Saturday, March 28, 2015

Just How Good Are You?

     Time was, an American was reluctant to “talk himself up:” i.e., to boast openly to others about his abilities or achievements. These days, the reverse ethic is in force. At least, I often hear other people boasting about this or that under conditions where the “aw shucks” / toe rubbed in the sand response of earlier generations would have been regarded as near to obligatory.

     This has some distressing consequences. For one thing, it tends to alienate others who have a reasonably good opinion of themselves. For another, boasting routinely elicits boasting, and anyone with the slightest acquaintance with positive feedback knows how destructive that can be.

     No, this won’t be another sermonette on humility. The subject is on my mind for other reasons.


     Are you good at what you do? I’m pleased to hear it, but allow me to ask a question: How do you know?

     Most of us are competent, or perhaps slightly better, at what we’ve made our occupations. That’s a survival necessity. Even the most ramified division-of-labor economy requires that you be able to do something of value to others well enough to get paid for it. (Let’s agree to omit consideration of those whose survival skill is wheedling charity out of others.) But that makes competence-or-a-little-better the very definition of mediocrity.

     Let’s imagine for a moment that you were to become determined to find out exactly how good you are at your trade. What metric would apply? Can you think of an absolute standard against which to measure yourself? I can’t. Among other things, most human qualities are immensurate. They simply can’t be expressed in numbers, and as Robert A. Heinlein has told us, if it cannot be expressed in figures, it’s merely someone’s opinion.

     That throws us back to relative measures: “how good you are” as a ranking against others who do the same thing. How would you go about determining that?

     That’s not quite as tough a nut to crack, at least when the sample space and the skill in question are closely defined. But there’s still a lot of fuzz on it. It’s inherently imprecise. It’s driven by a variable set of performances. It’s dependent on the opinions of some evaluator who might have considerations in mind that another evaluator would dismiss.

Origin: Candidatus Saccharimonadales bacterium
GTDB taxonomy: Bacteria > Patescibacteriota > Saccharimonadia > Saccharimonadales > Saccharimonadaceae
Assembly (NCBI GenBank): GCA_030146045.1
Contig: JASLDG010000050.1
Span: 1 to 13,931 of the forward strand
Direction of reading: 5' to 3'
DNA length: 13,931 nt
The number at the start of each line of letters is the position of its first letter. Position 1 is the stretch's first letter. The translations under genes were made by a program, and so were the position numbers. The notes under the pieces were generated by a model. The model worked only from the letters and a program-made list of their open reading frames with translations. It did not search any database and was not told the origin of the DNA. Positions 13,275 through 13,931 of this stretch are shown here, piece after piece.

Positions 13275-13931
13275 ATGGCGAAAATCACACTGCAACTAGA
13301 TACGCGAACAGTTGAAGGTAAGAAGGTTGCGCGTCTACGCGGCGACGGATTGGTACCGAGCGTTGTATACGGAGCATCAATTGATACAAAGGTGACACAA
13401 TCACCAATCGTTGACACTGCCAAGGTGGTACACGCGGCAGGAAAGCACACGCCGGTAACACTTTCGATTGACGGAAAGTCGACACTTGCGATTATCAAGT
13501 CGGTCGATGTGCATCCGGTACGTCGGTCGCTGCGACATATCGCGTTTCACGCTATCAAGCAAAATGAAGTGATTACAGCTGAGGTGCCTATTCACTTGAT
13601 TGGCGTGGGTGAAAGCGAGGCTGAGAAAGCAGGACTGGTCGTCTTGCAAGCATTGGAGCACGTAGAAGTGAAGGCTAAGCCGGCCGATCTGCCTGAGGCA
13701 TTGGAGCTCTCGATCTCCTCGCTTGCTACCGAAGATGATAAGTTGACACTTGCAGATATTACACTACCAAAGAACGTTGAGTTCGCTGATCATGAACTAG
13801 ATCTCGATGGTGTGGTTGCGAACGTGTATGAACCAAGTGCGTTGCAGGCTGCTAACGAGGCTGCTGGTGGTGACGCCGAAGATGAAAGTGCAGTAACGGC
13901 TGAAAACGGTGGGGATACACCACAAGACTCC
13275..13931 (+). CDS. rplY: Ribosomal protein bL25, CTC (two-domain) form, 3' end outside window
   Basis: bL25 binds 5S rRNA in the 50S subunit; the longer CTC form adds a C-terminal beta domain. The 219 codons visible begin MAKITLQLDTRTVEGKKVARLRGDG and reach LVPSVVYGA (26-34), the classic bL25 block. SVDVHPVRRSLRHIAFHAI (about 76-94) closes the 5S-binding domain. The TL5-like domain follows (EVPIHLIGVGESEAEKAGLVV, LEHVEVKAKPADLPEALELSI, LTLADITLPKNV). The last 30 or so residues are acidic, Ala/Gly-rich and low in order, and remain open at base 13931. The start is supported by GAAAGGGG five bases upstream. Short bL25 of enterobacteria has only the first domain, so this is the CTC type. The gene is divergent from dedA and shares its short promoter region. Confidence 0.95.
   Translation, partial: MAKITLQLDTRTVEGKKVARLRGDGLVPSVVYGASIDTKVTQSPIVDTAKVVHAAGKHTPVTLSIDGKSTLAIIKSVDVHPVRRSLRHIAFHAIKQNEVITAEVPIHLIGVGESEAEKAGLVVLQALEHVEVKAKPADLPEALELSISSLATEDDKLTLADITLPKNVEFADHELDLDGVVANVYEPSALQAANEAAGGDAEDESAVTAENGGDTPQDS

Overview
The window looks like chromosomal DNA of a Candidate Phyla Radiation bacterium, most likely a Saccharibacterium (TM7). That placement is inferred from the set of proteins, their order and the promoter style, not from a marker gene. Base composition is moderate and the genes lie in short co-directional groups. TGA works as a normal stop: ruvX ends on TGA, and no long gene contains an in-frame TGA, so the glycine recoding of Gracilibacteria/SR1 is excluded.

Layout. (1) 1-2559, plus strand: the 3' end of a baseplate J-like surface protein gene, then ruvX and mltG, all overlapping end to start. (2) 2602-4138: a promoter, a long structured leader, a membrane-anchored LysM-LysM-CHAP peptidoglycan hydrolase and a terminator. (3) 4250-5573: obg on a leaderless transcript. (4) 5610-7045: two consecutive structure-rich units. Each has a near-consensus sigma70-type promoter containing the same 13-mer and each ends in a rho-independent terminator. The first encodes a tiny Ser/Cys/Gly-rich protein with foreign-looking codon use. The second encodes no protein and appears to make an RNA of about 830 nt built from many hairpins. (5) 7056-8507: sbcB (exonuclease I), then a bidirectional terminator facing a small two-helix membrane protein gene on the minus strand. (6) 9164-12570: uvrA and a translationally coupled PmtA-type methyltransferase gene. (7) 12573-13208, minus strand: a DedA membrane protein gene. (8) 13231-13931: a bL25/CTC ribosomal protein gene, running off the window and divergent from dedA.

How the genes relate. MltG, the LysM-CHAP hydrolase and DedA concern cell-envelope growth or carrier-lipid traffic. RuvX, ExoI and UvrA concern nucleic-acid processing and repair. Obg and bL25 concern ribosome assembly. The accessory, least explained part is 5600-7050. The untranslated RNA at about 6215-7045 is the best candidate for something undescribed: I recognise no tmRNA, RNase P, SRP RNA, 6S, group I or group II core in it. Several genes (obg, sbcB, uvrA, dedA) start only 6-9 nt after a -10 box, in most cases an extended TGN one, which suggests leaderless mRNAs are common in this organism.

The subject should make a thoughtful man uncomfortable about having it brought up in his presence. All the same, there are times when there’s no way to avoid it—and the verdicts issued at such times can have a large impact upon one’s life and mental health.


     I’m about to retire from my lifelong trade. I’ve made decent money at it, and I’ve had a good time doing so. I expect to miss it at least somewhat when I down tools for the last time. What I won’t miss is the annual demand that I justify my continuing employment.

     A lot of employers, perhaps most of them, put their employees through that wringer. It’s usually called something more benign, such as a performance appraisal. The very cruelest version compels the employee to evaluate himself, a double-bind if ever there was one. It practically forces him to boast about what he’s done over the evaluation interval, at least if he’s hoping for a merit raise atop the perpetuation of his job.

     I hate it. I’ve always hated it—and I’m one of the lucky ones who, except for one case in which my employer collapsed, has never had to worry about continuing to draw a salary. So in recent years I’ve rebelled against it. No, not by refusing to fill out the forms or attend the review. I chose another approach. For each question on the form that asked me to assess myself in some particular way, I inserted the following sentence:

I should not be the one to answer this. Talk to my customers.

     The first two times I did that, it earned me the proverbial hairy eyeball from my supervisor. He would ask, usually in tones that implied severe negative consequences for non-cooperation, why I thought I could get away with it. I gritted my mental teeth, smiled pleasantly, and replied thus:

I could tell you anything at all. Without input from my customers you would have no alternative but to accept it. Have you talked to them? If so, what did they say? If not, why not? Are you afraid of what you’d hear? I’m not.